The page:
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Vision: Your Inspring Vision Leaking to Others: A Mastership Thesis by Master Travis Dillow

Posted: May 21, 2017

Through my years of leadership, team building, and executing of strategy, values, plans, and missions, I have come across some core principles on vision that apply to almost any area of leadership. Some of these I have learned the hard way, others from books or just by listening to people who have accomplished great things in their lives.

 

Why Vision Matters:


Nobility: A Thesis by Master Travis Dillow

Posted: April 25, 2017

Nobility

Since the beginning of time cultures, people groups, and civilizations have always had a class structure in place. For some, it was social-economic, for others it was based on skill. But for many, the highest class was simply offered to those who had the right last name, sons of royalty were always welcome into the upper crust of society. Nobility, is a rank established for the supreme, those that are noble. Noble is the adjective that leads to the noun of nobility. Being noble simply means to achieve a high rank or title, and for each culture, there are different standards by which one would be described as noble. Nobility is the noun that describes you once you are there. In both leadership and life, there is always a desire for self-starting leaders to achieve the highest rank or title they can within the organization that they lead. Very few organizations would refer to that status as nobility, but they quite possibly could. The office or title of nobility come with a list of assumptions about the person who carries that title, they have risen above the noise in their trade, and they are the best of the best. Whether your organization carries the position of nobility with it or not, as a leader striving to be his or her best, we should all strive for nobility, at least in our own right. There are many attributes that lead to a person being noble, thus gaining the title of nobility. I believe four of the most important are being respectful, compassionate, selfless, and intelligent. For anyone striving to be the best at what they do, and be seen by others as nobility, they must be very intentional about those four characteristics. With my experience in leadership I have learned that at the end of the day, there is no substitution for the core values of respect, compassion, selflessness, or intelligence. Let’s talk briefly about each of those four and how they can put you on a path that leads to nobility.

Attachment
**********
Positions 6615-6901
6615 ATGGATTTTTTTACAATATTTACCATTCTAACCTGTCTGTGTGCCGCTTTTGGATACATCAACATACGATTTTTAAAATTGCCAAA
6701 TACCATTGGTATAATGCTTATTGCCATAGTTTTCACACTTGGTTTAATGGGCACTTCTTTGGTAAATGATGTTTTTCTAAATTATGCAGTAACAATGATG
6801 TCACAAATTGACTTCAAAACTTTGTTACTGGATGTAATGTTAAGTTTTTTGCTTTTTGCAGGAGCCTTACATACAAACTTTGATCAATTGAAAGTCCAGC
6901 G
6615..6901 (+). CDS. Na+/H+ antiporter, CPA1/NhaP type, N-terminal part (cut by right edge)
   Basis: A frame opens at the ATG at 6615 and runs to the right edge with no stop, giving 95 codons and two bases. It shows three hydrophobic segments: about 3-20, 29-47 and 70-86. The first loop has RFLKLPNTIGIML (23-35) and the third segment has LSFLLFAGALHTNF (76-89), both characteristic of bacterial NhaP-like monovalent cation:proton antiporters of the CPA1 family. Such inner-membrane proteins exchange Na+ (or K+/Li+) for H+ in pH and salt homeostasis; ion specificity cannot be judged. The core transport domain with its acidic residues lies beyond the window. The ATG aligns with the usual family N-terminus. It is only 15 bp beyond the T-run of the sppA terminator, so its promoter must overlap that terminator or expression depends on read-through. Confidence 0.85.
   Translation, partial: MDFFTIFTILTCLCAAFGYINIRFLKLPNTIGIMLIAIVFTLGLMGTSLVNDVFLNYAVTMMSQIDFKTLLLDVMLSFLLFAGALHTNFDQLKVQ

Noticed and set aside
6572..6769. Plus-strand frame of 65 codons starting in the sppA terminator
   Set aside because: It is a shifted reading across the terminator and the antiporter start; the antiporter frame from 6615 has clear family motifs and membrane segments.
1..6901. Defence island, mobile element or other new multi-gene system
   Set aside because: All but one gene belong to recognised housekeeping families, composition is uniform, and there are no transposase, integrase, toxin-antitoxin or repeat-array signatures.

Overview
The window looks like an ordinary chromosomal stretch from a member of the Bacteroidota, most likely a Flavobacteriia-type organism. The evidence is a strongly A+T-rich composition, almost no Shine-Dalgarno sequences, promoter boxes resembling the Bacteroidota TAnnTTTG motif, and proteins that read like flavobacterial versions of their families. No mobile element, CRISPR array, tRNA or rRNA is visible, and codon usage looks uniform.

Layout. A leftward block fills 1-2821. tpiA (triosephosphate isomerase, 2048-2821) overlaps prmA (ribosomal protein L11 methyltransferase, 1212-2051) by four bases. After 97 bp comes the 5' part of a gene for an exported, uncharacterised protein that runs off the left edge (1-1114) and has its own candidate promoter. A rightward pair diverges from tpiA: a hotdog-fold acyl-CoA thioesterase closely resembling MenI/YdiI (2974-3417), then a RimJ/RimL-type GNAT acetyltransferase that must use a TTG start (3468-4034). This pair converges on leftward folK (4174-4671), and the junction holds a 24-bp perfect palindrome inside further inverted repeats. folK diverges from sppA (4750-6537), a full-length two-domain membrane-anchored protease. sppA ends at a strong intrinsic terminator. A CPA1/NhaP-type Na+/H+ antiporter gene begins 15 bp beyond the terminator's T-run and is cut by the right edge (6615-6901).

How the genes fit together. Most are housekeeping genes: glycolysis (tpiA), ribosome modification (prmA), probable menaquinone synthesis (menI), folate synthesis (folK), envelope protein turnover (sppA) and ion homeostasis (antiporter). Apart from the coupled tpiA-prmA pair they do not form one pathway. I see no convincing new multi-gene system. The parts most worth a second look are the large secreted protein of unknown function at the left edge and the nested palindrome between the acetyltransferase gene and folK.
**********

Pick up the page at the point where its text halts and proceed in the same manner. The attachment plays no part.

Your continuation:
Discipline: What All Parents REALLY Want in Martial Arts!

Posted: March 25, 2017

This cycle, we are focusing on a new theme for our students: discipline. Whenever you ask a kid, “why do you train in martial arts?” or “what do you learn in Taekwondo?” they will most likely answer with things like “how to punch! How to kick! How to defend myself!” They will tell you about the fun and cool drills that they do, the awesome forms they learn, or the sweet sparring that they do. Parents will most likely see past that. What does it all boil down to? Discipline.

            So what is discipline, anyway? When you hear discipline, you might think of the military. Full of structure; people who won’t move, act, or respond unless instructed to. It is structure, it is a mindset that must be trained and utilized. The Merriam-Webster dictionary literally translates it as “training that corrects, molds, or perfects the mental faculties or moral character” (Merriam-Webster Dictionary, https://www.merriam-webster.com/dictionary/discipline). So discipline is not necessarily an automatic response from people: it is a skill that has to be trained! I refer to discipline as being able to ignore that little voice in your head telling you to say something out of turn, or do something uncalled for. For some kids, that means choosing not to speak out and disrupt the class. For others, it is choosing to follow directions the first time without arguing. In almost every case though, discipline is a choice. Some people have a stronger-trained sense of discipline than others, and therefore are able to control themselves and their actions better.